Conceptual Method Development
Understanding the connection between electronic structure and material properties is a principal challenge in chemistry and material science. Useful insights into chemical bonding allow for “chemical intuition”, which guides and dramatically accelerates experimental efforts.
We are particularly interested in the development of universally applicable chemical descriptors, and methods capable of analyzing chemical bonding in molecules, in extended forms of matter (polymers and crystals), and in matter under high compression. To that end, we are developing ”Experimental Quantum Chemistry”, a unique framework through which the energy of any transformation (such as a bond formation) is described as a sum of terms, all of which can all be interchangeably obtained by experimental or computational means. Other interests include quantification of electron localization, the refinement and furthering of atomic and group electronegativity, and estimates of atomic and effective group radii.
Aside from facilitating chemical rationales across different fields of disciplines and thermodynamic conditions, our research is generating promising input data for future machine learning approaches aimed at high throughput material discovery.
- M. Rahm, T. Zeng, R. Hoffmann, Electronegativity Seen as the Ground State Average Valence Electron Binding Energy, J. Am. Chem. Soc, 141,342-351, 2019 [A new scale of electronegativity]
- M. Rahm, R. Cammi, N. W. Ashcroft, R. Hoffmann, Squeezing all Elements in the Periodic Table: Electron Configuration and Electronegativity of the Atoms under Compression, J. Am. Chem. Soc.,141, 10253-10271, 2019 [The Periodic Table at 0-300 GPa]
- M. Rahm, R. Hoffmann, Distinguishing Bonds, J. Am. Chem. Soc., 138, 3731-3744, 2016 [Introduction to the Q-descriptor, shown in figure]
- M. Rahm, R. Hoffmann, N.W. Ashcroft, Atomic and Ionic Radii of Elements 1-96, Chem. Eur. J. 22, 14625-14632, 2016
- M. Rahm, R. Hoffmann, Toward an Experimental Quantum Chemistry: Exploring a New Energy Partitioning, J. Am. Chem. Soc., 137, 10282–10291, 2015
What is the molecular basis of life, and how did life originate? These are fundamental questions that ultimately will involve systems of extreme complexity. To help evaluate which initial chemistry might have given rise to such complexity, we are studying one of the Universe’s simplest and most ubiquitous molecules.
Hydrogen cyanide, HCN, is believed to be a key ingredient for prebiotic chemistry, and a versatile building block for the construction of biomolecules. However, the chemical structure of HCN-based polymers remains an open question. There are significant challenges associated with the characterization of polymeric HCN, and highly complex mixtures of soluble and insoluble materials are typically generated in laboratories.
To tackle this challenge, we are using a combination quantum chemistry and theoretical condensed matter physics methodology to explore well-defined HCN-based materials and polymerization mechanisms. It is possible that such structures might form under kinetic controlled conditions (low temperature) and over long time-scales. To evaluate how HCN chemistry plays into observations we are collaborating with planetary scientists, whose particular focus is Saturn’s moon Titan. Titan can, in some respects, be considered a frozen over version of the early Earth, and the former provides a natural laboratory for studying prebiotic chemistry occurring under cryogenic conditions. One of the most abundant products of Titan’s atmospheric chemistry is HCN, where it contributes to the formation of not yet well-understood photochemical hazes.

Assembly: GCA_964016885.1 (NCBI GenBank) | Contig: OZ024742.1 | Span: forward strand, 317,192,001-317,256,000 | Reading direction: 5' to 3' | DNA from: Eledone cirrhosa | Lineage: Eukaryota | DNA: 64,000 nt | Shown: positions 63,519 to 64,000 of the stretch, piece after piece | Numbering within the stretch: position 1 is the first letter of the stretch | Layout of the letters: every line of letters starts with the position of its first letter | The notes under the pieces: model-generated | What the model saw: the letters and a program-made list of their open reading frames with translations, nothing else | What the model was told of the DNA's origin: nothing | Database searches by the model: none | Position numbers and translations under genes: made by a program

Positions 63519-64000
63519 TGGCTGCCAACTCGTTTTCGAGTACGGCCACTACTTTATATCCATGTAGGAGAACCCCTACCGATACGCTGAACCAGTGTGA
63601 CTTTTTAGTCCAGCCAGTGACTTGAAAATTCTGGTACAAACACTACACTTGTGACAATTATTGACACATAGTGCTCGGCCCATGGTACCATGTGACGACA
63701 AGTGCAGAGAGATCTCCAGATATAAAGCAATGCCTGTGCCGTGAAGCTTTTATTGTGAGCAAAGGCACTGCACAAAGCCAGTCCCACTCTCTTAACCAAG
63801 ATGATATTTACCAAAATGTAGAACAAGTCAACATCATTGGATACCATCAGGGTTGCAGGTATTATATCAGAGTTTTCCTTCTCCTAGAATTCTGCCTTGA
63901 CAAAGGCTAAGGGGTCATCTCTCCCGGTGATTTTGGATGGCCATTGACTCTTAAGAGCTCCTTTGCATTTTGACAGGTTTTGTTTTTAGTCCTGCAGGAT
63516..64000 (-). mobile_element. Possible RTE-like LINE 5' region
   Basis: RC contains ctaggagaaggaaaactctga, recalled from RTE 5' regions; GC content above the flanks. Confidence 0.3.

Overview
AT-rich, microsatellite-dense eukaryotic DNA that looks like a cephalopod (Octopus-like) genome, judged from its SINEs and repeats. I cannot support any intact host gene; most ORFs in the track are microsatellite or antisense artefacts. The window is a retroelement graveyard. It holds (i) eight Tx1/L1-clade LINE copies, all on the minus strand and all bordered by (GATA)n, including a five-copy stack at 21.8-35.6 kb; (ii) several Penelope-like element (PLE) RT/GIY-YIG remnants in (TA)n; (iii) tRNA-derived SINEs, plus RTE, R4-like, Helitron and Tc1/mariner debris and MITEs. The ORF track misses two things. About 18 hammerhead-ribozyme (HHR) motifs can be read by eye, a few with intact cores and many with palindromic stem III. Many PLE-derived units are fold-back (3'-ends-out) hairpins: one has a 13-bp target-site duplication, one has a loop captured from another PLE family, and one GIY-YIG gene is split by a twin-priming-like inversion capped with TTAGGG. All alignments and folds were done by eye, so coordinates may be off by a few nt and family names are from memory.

- M. Rahm, J. I. Lunine, D. A. Usher, D. Shalloway, Polymorphism and Electronic Structure of Polyimine and its Potential Significance for Prebiotic Chemistry on Titan, PNAS, 113, 8121-8126, 2016
- H. E. Maynard-Casely, R. Hodyss, M. L. Cable, T. H. Vub, M. Rahm, A co-crystal between benzene and ethane, an potential evaporite material for Saturn’s moon Titan, IUCrJ, 3, doi:10.1107/S2052252516002815, 2016
Green Energetic Materials
High-energy-density materials (HEDMs) are necessary in a range of applications, for
example, for heavy orbital launchers, satellite navigation, airbags, high explosives, rocketry and in pyrotechnics. We have a long-standing interest in the development of better performing, safer, and more environmentally friendly alternatives.
Today’s state of the art HEDMs approach a fundamental limit of science – the maximal energy density that can be stored by chemical means. Identifying realistic targets nearer to this limit is a monumental challenge, and one that can help identify new principles for chemical design. By exploring this limit, we are developing insight and methodology necessary to impact several technologically driven fields centered around metastable materials. The ability to computationally predict structures, properties, detection characteristics and routes to the synthesis of materials far from thermodynamic equilibrium, is, for example, essential for identifying environmentally sustainable energy storage solutions.
- M. Rahm, G. Bélanger-Chabot, R. Haiges, K. O. Christe, Nitryl Cyanide, NCNO2, Angew. Chem. Int. Ed. 53, 6893-6897, 2014
[Prediction, synthesis and characterization of the world’s most energetic molecule (kcal/g), kinetically stable under ambient conditions]
- M. Rahm, S. V. Dvinskikh, I. Furó, T. Brinck, Experimental Detection of Trinitramide, N(NO2)3 Angew. Chem. Int. Ed. 50, 1145, 2011
[Prediction and detection of the world’s largest nitrogen oxide]